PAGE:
President Boyd K. Packer

After holding the title of acting president of the Quorum of the Twelve since 1994, Boyd K. Packer became president of the quorum Monday. He had become acting president when Elders Gordon B. Hinckley and Thomas S. Monson, both ahead of him in seniority in the quorum, were called to serve as counselors to President Howard W. Hunter.

President Packer's title as acting president of the quorum continued when President Monson remained in the First Presidency as a counselor to President Hinckley.

During his long period of service in the quorum — he was called in April 1970 and had previously served as an assistant to the Twelve — President Packer has gained a reputation as a champion of family values and an advocate for living church doctrines unswervingly and without dilution.

He also is noted for a profound sense of humility in his calling. In a 2000 conference talk, he said: "I do not like to receive honors. Compliments always bother me, because the great work of moving the gospel forward has in the past, does now, and will in the future depend upon ordinary members."

President Packer was born Sept. 10, 1924, in Brigham City, a son of Ira W. and Emma Jensen Packer. The family lived in humble circumstances, and young Boyd learned a stringent work ethic early. He was put to work as a boy pulling cockleburs out of the family orchard, collecting them in a little lard bucket.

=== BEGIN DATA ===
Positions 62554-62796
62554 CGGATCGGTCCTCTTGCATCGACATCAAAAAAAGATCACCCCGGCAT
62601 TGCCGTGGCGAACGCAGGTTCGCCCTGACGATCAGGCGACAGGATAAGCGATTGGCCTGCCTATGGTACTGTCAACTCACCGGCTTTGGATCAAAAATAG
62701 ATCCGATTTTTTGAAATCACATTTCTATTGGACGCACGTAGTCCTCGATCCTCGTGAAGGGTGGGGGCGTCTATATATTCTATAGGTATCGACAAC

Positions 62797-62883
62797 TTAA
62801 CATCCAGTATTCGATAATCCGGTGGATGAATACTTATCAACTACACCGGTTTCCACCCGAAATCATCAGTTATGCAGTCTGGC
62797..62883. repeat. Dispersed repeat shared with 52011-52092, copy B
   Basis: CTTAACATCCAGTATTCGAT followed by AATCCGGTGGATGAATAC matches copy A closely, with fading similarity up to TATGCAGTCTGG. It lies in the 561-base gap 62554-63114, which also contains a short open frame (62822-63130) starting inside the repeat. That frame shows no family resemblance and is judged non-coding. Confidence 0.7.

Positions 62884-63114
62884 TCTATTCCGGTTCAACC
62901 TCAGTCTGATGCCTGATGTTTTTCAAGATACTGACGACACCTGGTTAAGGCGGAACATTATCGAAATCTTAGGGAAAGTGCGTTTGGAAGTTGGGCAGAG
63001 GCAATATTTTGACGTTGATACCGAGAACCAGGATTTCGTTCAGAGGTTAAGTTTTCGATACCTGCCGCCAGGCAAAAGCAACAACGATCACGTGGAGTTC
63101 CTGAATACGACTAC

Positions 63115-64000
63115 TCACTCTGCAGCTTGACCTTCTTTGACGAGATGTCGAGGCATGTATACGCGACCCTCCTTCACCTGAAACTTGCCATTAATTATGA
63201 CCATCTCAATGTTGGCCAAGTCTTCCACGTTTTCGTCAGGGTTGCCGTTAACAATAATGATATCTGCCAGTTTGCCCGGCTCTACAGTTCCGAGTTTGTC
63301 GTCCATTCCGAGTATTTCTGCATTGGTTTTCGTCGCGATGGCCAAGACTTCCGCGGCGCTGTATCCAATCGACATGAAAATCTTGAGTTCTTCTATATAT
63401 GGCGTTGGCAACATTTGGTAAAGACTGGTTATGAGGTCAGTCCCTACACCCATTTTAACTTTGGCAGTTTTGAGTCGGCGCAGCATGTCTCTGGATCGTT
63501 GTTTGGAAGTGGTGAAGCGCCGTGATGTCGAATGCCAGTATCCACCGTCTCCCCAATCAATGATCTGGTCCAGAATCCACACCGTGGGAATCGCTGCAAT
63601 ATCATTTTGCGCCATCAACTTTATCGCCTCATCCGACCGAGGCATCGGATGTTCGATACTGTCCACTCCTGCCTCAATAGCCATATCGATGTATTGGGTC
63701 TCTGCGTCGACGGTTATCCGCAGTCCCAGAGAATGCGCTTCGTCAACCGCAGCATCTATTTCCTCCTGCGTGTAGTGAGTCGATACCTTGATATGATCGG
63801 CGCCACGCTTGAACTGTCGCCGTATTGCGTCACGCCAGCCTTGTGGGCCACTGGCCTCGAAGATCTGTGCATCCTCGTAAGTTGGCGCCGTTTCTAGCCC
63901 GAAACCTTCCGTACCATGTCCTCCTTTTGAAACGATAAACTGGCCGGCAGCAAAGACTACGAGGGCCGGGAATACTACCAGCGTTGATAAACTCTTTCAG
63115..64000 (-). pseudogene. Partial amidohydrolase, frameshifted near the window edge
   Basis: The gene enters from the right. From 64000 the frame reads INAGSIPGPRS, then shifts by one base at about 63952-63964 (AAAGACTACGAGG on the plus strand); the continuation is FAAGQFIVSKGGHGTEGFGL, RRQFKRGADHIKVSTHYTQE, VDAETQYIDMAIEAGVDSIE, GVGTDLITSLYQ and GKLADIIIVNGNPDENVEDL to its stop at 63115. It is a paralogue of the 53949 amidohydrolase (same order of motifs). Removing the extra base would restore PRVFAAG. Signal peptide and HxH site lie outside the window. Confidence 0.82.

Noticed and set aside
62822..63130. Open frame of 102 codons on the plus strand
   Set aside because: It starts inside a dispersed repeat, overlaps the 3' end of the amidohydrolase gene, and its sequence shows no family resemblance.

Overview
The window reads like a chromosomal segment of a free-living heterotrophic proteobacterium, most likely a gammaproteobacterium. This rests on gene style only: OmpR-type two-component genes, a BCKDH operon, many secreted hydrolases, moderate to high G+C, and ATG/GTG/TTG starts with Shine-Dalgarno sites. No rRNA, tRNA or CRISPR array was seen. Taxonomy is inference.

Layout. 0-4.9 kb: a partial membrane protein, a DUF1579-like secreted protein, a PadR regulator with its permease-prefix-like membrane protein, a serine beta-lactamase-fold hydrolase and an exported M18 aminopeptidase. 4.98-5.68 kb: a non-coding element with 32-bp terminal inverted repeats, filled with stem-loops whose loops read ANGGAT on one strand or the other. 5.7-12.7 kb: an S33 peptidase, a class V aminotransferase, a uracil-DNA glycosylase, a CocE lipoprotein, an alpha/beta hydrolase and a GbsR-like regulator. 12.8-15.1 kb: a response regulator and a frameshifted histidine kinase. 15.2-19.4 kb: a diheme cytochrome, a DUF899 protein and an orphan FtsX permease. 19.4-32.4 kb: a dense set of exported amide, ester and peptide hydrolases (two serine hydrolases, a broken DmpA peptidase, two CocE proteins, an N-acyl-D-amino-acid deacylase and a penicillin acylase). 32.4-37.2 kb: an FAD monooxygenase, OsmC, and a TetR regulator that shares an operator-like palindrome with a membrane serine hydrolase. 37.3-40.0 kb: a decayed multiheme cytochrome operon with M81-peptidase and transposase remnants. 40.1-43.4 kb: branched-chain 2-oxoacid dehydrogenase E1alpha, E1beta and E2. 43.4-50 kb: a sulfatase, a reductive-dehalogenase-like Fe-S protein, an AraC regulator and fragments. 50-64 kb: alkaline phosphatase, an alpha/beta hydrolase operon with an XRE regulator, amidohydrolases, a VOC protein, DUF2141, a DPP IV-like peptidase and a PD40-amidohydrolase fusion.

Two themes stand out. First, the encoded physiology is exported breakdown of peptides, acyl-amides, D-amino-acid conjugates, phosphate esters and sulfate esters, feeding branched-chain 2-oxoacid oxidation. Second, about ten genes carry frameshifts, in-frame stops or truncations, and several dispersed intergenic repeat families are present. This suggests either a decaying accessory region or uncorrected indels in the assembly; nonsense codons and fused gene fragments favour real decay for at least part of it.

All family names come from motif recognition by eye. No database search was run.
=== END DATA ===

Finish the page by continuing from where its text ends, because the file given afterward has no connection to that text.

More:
After graduation from high school, he was a construction worker. World War II prevented his serving a mission for the church. He served in the U.S. Air Force and was trained to fly bombers. He was assigned to the Pacific Theater. On his return home, he enrolled at Weber College, now Weber State University, where he earned an associate degree. He furthered his education at Utah State University, where he earned bachelor's and master's degrees. He also was awarded a doctorate in education administration from Brigham Young University after he became a general authority in the church.

He fulfilled many callings at ward and stake levels and was an administrator in the Church Education System for a time, directing the development of a nationwide system of seminaries for American Indian students. He was called as an assistant to the Twelve in October 1961.

During his tenure in the Quorum of the Twelve, he has filled many assignments, including service on the committee that oversaw preparation and publication of LDS Scriptures that were extensively cross-referenced and made more usable to church members. He urged church members to make good use of the greatly enhanced works.

He married Donna Smith in the Logan Temple; they are parents of 10 children. He has often referred to his family relationships as being of the greatest value in his life.

Besides being continuously involved in church work, he served a four-year term as a city councilman in Brigham City. In 1947, the Brigham City Junior Chamber of Commerce honored him with its Distinguished Service Award. He has written a number of gospel-centered books and is noted as an artist, in particular for his carvings and paintings of birds.